“Jumping” into basketball

A look into the transition from football season to basketball season.


Marry Plousha

Junior Isaiah Ramos shoots a free throw at the Lancer Arena.

Amy Coval, Section Editor

Every sport has a grind. The conditioning and long hours push every athlete to his or her limits, which can sometimes push them to the point of exhaustion. After the season comes to an end, an opportunity for resting and relaxation becomes available and most student athletes use the break to catch up on schoolwork and social activities.

For junior Isaiah Ramos, however, this break does not exist. After finishing his junior quarterback career, Ramos is heading straight into the basketball season.

“I kind of missed all of fall basketball and didn’t really get much of a pre-season because by the time football is over, I will only have a week of practice or less before my first basketball game,” Ramos said. “I might even miss a few games depending on how far we go in football.”

Sacrifices are made by Ramos to focus solely on the season’s sport. Although he was able to attend the high school basketball tryouts, Ramos didn’t participate in the drills to avoid injuries before the CIF game. Isaiah Ramos will finish out his football season, but there is more to come as basketball season is upon him.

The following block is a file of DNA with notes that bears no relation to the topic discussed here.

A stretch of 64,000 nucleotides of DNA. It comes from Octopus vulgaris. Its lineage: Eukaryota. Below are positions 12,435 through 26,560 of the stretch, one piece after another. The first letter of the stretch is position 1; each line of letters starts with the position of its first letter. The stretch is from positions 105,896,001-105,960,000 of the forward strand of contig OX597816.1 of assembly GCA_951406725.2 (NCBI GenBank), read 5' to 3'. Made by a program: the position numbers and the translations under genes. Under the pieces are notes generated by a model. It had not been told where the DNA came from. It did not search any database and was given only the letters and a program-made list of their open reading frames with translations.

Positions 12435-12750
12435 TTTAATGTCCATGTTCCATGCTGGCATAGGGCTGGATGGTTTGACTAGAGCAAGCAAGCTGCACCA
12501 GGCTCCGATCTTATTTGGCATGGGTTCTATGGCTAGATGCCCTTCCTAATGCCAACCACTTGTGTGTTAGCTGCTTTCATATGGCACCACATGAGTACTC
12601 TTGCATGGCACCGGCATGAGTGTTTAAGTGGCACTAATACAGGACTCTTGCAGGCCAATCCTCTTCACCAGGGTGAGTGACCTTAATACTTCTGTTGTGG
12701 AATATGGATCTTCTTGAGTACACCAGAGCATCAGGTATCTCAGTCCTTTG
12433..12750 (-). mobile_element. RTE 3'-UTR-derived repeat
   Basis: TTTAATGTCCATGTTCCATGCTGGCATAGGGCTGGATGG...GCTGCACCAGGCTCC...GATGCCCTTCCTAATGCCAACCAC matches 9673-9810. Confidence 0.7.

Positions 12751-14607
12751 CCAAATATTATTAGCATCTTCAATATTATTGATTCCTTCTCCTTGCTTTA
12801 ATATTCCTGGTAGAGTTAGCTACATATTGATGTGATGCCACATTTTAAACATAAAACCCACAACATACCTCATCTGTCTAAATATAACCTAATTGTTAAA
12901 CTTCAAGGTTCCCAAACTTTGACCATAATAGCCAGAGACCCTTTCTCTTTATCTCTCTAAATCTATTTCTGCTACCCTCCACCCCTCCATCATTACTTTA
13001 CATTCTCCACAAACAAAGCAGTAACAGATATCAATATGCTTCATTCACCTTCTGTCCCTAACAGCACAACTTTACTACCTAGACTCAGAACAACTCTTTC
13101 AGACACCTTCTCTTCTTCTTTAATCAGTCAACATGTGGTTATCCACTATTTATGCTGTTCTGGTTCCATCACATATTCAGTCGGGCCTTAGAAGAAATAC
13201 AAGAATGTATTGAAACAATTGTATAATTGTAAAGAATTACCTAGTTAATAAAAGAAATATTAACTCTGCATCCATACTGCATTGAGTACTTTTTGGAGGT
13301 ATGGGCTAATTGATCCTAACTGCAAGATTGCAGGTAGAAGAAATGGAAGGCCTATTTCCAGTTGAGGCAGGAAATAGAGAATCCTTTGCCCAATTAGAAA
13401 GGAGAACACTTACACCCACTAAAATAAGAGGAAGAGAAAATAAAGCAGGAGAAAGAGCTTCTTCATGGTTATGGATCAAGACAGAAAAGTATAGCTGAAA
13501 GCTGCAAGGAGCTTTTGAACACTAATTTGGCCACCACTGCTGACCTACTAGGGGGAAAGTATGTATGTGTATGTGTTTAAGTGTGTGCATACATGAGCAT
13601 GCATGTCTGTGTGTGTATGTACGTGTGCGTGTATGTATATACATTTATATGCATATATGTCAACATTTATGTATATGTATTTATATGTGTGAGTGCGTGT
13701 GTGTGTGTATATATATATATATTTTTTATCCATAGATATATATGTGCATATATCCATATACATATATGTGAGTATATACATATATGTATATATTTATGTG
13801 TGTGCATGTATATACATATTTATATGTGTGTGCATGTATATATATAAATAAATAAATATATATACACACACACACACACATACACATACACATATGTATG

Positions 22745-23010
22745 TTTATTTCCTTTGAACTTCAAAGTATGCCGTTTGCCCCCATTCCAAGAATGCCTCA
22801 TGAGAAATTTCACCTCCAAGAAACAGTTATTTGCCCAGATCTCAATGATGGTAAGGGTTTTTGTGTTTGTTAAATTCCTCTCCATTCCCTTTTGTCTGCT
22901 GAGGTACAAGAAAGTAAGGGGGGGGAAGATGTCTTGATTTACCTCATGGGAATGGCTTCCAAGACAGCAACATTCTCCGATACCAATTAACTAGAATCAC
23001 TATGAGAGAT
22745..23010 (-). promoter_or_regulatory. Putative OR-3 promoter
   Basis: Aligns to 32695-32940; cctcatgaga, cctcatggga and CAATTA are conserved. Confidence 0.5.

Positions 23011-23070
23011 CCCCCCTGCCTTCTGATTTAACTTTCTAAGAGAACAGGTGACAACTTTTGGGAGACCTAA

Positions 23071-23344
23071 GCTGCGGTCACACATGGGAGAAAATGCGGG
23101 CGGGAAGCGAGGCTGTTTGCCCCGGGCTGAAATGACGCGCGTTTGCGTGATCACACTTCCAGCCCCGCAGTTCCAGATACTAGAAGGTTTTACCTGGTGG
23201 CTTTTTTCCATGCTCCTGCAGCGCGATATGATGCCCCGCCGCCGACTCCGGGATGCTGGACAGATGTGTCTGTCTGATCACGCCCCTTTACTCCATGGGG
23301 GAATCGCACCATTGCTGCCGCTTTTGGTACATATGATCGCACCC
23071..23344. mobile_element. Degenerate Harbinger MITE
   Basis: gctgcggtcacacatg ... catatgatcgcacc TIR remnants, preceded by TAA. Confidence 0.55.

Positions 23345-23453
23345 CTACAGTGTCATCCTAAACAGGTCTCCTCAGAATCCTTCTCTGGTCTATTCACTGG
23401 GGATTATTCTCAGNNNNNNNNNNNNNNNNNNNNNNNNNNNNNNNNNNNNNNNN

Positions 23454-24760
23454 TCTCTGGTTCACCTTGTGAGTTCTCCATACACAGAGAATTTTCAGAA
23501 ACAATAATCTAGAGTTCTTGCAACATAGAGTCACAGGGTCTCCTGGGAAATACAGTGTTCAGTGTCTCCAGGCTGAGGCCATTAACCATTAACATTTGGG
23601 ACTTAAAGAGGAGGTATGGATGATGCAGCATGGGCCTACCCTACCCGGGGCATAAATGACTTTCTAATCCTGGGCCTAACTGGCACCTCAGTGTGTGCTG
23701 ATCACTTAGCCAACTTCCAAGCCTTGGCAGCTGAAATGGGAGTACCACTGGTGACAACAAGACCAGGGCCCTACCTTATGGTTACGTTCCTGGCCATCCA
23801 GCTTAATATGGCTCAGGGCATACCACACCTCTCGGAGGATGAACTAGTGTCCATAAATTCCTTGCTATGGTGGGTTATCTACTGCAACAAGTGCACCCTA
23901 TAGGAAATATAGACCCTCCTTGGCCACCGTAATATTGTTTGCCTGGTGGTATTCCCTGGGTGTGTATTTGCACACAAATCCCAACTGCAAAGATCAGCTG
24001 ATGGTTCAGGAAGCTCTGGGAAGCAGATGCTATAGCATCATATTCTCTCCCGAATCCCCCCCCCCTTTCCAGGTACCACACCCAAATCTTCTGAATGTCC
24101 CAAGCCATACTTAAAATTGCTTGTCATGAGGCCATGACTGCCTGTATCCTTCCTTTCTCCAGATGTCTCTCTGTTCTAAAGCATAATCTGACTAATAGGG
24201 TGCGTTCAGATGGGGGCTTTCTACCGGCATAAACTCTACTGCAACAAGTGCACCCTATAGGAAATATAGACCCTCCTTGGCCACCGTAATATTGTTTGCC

“Football conditioning and basketball conditioning, you can’t really say one is better. They are definitely different. When I go into basketball from football season, my body is going to change more,” Ramos said. “I’ll probably lose some weight when I start playing so I will probably slim down a bit just because of all the extra running I’ll be doing.”

Ramos has learned how to adapt quickly to the different atmospheres of each sport, which is crucial for the basketball team’s first home game. However, the conditioning causes his body to change and tire him out following practices. Junior Troy Bloom

“I wasn’t interested in playing basketball this year; I just wanted to lift in the off-season and spend more time focusing on my studies,” junior Troy Bloomquist said. “It became hard to study every night, and my grades slipped a little.”

Without anytime between seasons, it becomes harder to find time to complete schoolwork. Troy Bloomquist participated in both football and basketball the past two years of the high school seasons. However, this year he decided to take the time to focus solely on football, rather than attempt to juggle the overlapping seasons.

“I look forward to not having to do anything, but I play sports because I like to play,” Ramos said. “When I’m not going to be doing anything, I’ll have more time to do my homework or do other stuff, but I’ll have a lot of free time that I would normally like to spend playing a sport.”